Today’s political headlines include Tory ministers and backbenchers warn they’ll revolt, more Labour MPs will defect if Corbyn doesn’t back second referendum and the Tories who want Umunna to lead Independent Group.
Tory ministers and backbenchers warn they’ll revolt to support Brexit delay
The Guardian reports that up to 25 ministers may vote for a delay to Brexit next week unless Theresa May rules out a no-deal Brexit. They would not offer to resign, which would force May to decide on whether or not to sack them. The Daily Telegraph has obtained a leaked letter in which the 100-strong Brexit Delivery Group of moderate Conservative MPs has warned the Prime Minister that they are prepared to vote to delay Brexit if she doesn’t secure a deal, calling for a free vote on next week’s backbench amendment on a delay.
More Labour MPs will defect if Corbyn doesn’t back second referendum
According to The Times Jeremy Corbyn’s office has been wanted that dozens of Labour MPs could defect to the Independent Group unless he backs plans for a second referendum, including shadow ministers. They are calling on him to back an amendment to next week’s Brexit motion tabled by Peter Kyle and Phil Wilson which calls for such a vote.
Umunna should lead Independent Group, Tory defectors say
The Daily Telegraph claims that two of the Conservative defectors to the Independent Group, Heidi Allen and Anna Soubry, have insisted that Chuka Ummuna should lead the group. Allen told the paper that he would get ‘the best’ out of the group, although further defections could change that. She also insisted the group wouldn’t become ‘a home for waifs and strays’ by admitting MPs who left Labour in controversial circumstances.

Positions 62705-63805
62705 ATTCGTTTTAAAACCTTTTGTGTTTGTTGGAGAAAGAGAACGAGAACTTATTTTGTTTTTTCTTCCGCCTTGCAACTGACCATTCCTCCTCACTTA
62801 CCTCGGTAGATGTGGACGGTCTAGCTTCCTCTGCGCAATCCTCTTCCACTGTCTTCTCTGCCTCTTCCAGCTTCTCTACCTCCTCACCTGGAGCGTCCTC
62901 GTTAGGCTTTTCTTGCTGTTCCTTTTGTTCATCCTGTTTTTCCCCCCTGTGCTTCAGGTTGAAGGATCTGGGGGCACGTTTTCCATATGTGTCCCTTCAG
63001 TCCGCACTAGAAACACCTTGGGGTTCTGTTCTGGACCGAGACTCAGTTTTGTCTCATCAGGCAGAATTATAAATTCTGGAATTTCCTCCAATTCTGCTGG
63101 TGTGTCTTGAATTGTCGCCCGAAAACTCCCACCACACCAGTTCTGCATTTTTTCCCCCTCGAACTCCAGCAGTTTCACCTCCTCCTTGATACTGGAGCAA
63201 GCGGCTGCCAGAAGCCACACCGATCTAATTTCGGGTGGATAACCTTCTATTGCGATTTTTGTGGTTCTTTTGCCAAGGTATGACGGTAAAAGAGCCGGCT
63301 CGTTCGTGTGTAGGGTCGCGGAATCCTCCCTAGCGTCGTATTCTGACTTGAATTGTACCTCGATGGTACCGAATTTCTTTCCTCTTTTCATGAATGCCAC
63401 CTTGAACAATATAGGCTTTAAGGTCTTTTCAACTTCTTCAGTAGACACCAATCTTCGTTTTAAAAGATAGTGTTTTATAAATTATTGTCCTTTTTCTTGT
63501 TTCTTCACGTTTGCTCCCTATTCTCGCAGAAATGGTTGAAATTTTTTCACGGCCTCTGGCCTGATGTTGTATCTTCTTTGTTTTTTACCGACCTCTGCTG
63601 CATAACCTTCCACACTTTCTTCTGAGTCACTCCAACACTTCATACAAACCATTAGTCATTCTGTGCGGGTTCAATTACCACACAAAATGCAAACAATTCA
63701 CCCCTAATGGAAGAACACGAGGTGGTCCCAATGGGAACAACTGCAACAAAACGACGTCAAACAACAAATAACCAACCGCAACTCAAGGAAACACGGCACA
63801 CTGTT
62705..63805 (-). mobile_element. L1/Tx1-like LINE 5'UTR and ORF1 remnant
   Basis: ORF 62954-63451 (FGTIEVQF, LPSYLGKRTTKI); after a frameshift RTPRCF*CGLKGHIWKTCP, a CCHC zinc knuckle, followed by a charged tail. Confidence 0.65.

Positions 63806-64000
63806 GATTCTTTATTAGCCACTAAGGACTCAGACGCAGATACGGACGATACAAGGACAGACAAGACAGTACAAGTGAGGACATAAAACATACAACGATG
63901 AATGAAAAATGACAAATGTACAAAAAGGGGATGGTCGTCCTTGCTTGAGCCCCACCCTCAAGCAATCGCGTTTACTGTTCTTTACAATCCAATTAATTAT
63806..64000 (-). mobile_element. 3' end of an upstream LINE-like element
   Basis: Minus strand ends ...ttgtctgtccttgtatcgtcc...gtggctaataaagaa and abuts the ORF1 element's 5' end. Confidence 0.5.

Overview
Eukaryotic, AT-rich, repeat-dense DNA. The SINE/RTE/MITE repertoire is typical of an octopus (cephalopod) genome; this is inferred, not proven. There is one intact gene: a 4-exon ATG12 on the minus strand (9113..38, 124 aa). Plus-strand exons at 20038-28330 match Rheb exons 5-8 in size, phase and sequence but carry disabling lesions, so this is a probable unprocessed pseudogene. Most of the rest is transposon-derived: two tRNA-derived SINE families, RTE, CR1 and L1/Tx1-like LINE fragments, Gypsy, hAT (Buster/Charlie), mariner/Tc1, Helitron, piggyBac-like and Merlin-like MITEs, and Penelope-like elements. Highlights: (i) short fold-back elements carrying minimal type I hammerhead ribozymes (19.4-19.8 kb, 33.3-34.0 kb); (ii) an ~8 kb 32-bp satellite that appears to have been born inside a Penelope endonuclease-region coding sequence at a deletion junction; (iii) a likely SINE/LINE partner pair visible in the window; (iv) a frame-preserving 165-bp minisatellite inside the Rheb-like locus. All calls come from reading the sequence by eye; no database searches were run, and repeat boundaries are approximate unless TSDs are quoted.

Minister backs ban on selling scratchcards to 16 and 17 year olds
The Sun reports that Sports Minister Mims Davies has suggested that the Government will act ‘soon’ to ban the sale of scratchcards to 16 and 17 year olds, as well as restricting betting and alcohol brands from advertising on football strips. She insists that the move is ‘not to stop people having fun’ but to protect the ‘most vulnerable’.
Juncker ‘not very optimistic’ about Brexit deal chances
The Daily Telegraph says that the EU has rejected a proposal from the Attorney General, Geoffrey Cox, which would have allowed the UK to leave the backstop without the EU’s consent. European Commission President Jean-Claude Juncker admitted he was ‘not very optimistic’ about the chances of a deal, adding that he was suffering from ‘Brexit fatigue’.
Prosecutions fall to lowest level ever recorded
The Times reports that prosecutions have fallen to their lowest number since records began nearly 50 years ago, despite increases in recorded crime. Victims’ rights campaigner Harry Fletcher told the paper that the fall was ‘clearly linked to cuts’, accusing the Government of damaging the ‘criminal justice system at every stage’.
Joan Ryan reported by Labour for alleged data protection breach
The Guardian says that Joan Ryan has been reported to the Information Commissioner by the Labour Party for accessing party systems after her defection to the Independent Group, a claim which she denies. As a result the party shut down access to two key campaigning tools yesterday.
Trade deals with Japan and Turkey won’t roll over
The Financial Times reports that the Government has confirmed that trade deals with Turkey and Japan will not be rolled over on exit day in the event of a no-deal Brexit, leading to the immediate imposition of tariffs. It also confirmed that it is still in talks with most of the 71 countries covered by EU trade agreements
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